An interview with Jonathan Lilburn
Jonathan Lilburn is Quality Control Lead at AkzoNobel (Dulux Paints) in Cork, Ireland. Here, he talks about his role, where his interest in microbiology came from and why he joined the Microbiology Society.
Tell us about your current role.
I work as Quality Control Lead at AkzoNobel (Dulux Paints) in Cork. My role primarily involves product testing and release, including maintaining test specifications and standards, and correcting out-of-spec batches. I’m involved in writing standard operating procedures and maintaining and calibrating laboratory equipment. A significant part of my job is testing all our products for microbial contamination. Raw materials and plant infrastructure are monitored and treated for contamination if required. Paint can go off if not protected, and bacterial build-up in tanks or pipework can have massive consequences (some paint factories have had to suspend production and close for days or weeks to deal with contamination issues that had gone un-addressed).
What are the greatest differences between academia and industry?
I have studied at three different universities/colleges in Ireland and Scotland, and for the last 12 years I have worked for the same company, based in Cork but also requiring work at supplier sites elsewhere (mostly in the UK). There is a different atmosphere and a different emphasis in industry compared to academia. One major difference I noticed, especially early on looking for work, is that employers overwhelmingly look for experience over qualification. The AkzoNobel site in Cork is a very old factory. Many employees started out of school and have a long history with the company – up to 40 years. Plenty of people there are related and there are multiple generations of some families.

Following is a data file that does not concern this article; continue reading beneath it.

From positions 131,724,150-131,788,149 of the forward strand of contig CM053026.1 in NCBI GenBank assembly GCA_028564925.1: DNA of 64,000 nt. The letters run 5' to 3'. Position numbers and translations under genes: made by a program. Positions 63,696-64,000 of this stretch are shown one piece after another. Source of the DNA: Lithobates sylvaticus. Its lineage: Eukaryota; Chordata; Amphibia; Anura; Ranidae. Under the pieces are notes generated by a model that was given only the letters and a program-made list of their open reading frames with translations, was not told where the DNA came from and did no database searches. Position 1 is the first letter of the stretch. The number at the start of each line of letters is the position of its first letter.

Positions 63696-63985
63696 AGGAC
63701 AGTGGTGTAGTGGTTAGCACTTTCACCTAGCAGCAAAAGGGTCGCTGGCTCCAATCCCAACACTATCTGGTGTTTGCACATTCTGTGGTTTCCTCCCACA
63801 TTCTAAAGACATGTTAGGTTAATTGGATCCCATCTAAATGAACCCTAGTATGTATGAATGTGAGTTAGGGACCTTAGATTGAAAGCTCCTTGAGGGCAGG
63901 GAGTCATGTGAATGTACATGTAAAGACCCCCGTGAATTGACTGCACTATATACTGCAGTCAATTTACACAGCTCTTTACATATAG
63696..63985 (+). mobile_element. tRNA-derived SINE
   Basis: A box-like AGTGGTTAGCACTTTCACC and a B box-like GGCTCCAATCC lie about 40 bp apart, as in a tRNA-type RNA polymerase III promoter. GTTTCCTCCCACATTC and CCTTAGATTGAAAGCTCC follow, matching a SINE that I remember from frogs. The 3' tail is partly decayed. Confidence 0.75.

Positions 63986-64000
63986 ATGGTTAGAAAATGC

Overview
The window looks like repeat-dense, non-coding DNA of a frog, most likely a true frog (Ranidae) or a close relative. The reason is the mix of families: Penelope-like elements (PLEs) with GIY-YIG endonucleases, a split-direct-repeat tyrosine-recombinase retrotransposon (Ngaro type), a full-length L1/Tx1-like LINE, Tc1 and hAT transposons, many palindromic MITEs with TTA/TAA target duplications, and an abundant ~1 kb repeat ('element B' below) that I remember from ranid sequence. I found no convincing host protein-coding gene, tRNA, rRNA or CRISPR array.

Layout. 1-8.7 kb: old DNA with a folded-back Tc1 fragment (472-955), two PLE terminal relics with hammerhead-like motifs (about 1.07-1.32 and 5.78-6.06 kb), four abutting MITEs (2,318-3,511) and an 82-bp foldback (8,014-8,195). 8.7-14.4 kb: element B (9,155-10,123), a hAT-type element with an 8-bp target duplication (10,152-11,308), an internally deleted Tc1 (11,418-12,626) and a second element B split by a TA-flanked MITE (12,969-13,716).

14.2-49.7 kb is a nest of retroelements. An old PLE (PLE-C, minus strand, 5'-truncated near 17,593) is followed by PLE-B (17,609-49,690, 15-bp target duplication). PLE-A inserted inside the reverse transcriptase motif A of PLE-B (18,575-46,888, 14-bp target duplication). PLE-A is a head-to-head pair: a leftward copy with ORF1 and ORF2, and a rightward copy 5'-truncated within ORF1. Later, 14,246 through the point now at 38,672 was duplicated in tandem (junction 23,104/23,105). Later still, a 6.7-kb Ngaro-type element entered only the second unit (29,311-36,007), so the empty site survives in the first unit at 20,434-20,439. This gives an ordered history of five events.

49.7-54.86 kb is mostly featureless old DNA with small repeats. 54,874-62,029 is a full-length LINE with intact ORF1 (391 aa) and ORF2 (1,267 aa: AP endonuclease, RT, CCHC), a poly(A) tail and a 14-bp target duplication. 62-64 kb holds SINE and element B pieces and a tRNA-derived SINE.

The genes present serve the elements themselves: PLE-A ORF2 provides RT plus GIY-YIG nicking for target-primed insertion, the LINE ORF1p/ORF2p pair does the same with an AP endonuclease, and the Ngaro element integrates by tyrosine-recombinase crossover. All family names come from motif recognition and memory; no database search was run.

There is a greater drive towards the practicalities of getting things done (as opposed to background or theory). There can be an attitude of ‘it’s always been done this way’ (I’m not sure if that’s unique to industry), but also pressure to improve processes, and remove waste and non-value-added activity. Finally, there are always customers whose needs and expectations must be met.
Where did your interest in microbiology come from?
I originally intended to study chemistry, but during my first year at university I found microbiology even more interesting, so I changed track and followed up my BSc in Microbiology with a master’s degree in the subject. I was able to do this because I entered university as part of a general science course and was exposed to a broader range of subjects and options for progression than if I had entered a denominated chemistry degree. I would always recommend this approach where possible – don’t commit to a specialisation straight away if you don’t have to.
Why did you join the Society, what is the main benefit for someone not working in research?
I joined the Microbiology Society shortly after I started working. Even though it’s over a decade since I left academia, being a member allows me to stay in touch with research being carried out and keep abreast of developments in the field. I like having this link to my original field of study.
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